The only time SLI ever makes sense is if you are getting the absolute highest-end card and need yet more performance. Anything lower-end than that and you are better off just getting the next tier up from the choice you are contemplating. SLI is still filled with trouble and oddness, and performance does not scale 1:1. Two 660ti does not equal 660ti x2. smile.gif In addition, by the time you want a second one in the future, it's better just to buy a newer single card and call it good. Never plan to "do SLI later". Play with SLI if a second 660ti falls in your lap in 2 years for $20, otherwise just buy an GTX 860 at that point.


"What is the difference between an i3 and i5-3570k with a 7970? Less than 5%? 2%?"

In average framerate? Yeah, a couple percent. In particular frames? As much as 300%. Christ dude, read the articles and educate yourself. The goal is a perfect 60fps. Any frame that takes longer to render than 16ms blows that target. An i3 exceeds 16ms a whole lot more often than an i5 3570.

So again "60fps is easy!!1" and "i5 are overkills!!!!one" are mutually exclusive statements, regardless of how much you protest otherwise. Stop giving bad advice.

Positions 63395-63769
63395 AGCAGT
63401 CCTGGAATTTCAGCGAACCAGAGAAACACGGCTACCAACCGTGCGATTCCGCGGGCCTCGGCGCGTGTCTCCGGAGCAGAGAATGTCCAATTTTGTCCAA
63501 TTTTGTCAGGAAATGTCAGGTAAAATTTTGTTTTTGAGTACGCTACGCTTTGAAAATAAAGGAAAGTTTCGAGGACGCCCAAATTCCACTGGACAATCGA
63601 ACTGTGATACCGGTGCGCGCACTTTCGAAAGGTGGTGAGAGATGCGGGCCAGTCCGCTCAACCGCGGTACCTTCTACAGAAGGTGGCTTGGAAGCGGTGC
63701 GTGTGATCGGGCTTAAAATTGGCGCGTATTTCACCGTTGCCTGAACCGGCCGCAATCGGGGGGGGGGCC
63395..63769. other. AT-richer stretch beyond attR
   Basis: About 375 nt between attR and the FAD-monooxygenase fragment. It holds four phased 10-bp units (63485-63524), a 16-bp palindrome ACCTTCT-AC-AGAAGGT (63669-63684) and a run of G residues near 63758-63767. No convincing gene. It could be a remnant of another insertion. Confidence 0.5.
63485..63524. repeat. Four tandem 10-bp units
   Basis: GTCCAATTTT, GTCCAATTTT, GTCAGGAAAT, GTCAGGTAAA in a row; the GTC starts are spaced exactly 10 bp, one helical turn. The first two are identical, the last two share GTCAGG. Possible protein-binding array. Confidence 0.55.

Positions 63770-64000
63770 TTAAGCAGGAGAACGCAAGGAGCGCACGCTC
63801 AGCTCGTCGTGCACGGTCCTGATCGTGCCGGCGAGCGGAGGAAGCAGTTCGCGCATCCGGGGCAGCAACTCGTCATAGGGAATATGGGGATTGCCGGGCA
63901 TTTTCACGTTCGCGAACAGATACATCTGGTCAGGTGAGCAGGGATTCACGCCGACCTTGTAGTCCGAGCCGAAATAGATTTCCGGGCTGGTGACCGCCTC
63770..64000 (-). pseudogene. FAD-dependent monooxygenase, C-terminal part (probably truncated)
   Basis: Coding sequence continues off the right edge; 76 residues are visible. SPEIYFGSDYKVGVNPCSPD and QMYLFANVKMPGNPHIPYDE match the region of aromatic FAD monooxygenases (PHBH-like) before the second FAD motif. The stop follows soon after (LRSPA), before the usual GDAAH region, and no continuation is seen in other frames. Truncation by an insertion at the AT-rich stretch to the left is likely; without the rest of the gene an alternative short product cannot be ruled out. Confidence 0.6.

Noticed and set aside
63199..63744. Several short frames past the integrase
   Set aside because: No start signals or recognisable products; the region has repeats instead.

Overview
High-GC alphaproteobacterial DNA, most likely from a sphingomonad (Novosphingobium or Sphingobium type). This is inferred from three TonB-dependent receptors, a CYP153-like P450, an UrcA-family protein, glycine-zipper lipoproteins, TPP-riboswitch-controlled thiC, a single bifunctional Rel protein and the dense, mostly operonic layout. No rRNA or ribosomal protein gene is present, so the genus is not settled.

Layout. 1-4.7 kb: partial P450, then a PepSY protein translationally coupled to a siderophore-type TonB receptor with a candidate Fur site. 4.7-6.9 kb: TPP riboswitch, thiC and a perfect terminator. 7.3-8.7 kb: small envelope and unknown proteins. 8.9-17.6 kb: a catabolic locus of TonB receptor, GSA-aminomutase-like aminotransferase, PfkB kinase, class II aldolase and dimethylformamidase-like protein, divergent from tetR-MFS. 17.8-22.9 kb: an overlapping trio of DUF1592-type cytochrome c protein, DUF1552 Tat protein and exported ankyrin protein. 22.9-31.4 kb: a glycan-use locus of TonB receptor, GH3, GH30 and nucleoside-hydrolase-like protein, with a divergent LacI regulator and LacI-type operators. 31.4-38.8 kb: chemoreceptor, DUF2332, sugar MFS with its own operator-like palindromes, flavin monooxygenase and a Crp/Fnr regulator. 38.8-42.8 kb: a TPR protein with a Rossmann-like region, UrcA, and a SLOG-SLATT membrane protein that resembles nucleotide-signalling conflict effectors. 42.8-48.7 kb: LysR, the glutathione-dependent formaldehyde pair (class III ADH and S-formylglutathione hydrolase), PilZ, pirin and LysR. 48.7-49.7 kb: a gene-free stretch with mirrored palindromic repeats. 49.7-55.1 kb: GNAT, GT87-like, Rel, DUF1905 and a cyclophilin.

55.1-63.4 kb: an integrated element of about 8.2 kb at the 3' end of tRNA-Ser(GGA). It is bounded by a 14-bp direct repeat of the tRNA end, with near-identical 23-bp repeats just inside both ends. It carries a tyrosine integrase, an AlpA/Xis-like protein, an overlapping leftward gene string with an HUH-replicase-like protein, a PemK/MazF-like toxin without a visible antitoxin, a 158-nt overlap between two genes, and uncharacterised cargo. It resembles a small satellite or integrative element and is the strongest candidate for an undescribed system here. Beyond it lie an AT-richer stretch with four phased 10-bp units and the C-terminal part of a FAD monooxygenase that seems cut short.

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Old 01-29-2013, 04:01 PM
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If you do decide on SLI make sure you grab the latest beta drivers that just came out. http://www.overclock.net/t/1354428/313-95-nvidia-drivers
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Old 01-29-2013, 04:01 PM
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Originally Posted by macks View Post

http://www.anandtech.com/bench/GPU12/457 7970 ghz beat by 7870 lol

You have to take the results with a grain of salt as they are often ran on different platforms and different driver versions. http://www.anandtech.com/bench/Product/585?vs=555

680 sli vs 680 On new releases sli can be problematic occasionally.

http://www.anandtech.com/show/5261/amd-radeon-hd-7970-review/15

Every GPU on the 2012 GPU list is tested on the same X79 i7-3960X platform, it truly is apples to apples in the sense of launch performance. The only thing that will change the results over time are drivers and game patches - which can result in large differences as bugs are worked out. At the very least, Anandtech Bench should be considered a starting point - the minimum you can expect to get from the selected hardware. You certainly won't do BETTER than any of those scores with an i3 or i5 CPU. cool.gif

It's also been pretty well documented that Skyrim is a CPU-limited game. It won't take advantage of more than two cores, so that's why eventually all the mid-to-high GPUs top out around the same spot and SLI is pretty much wasted.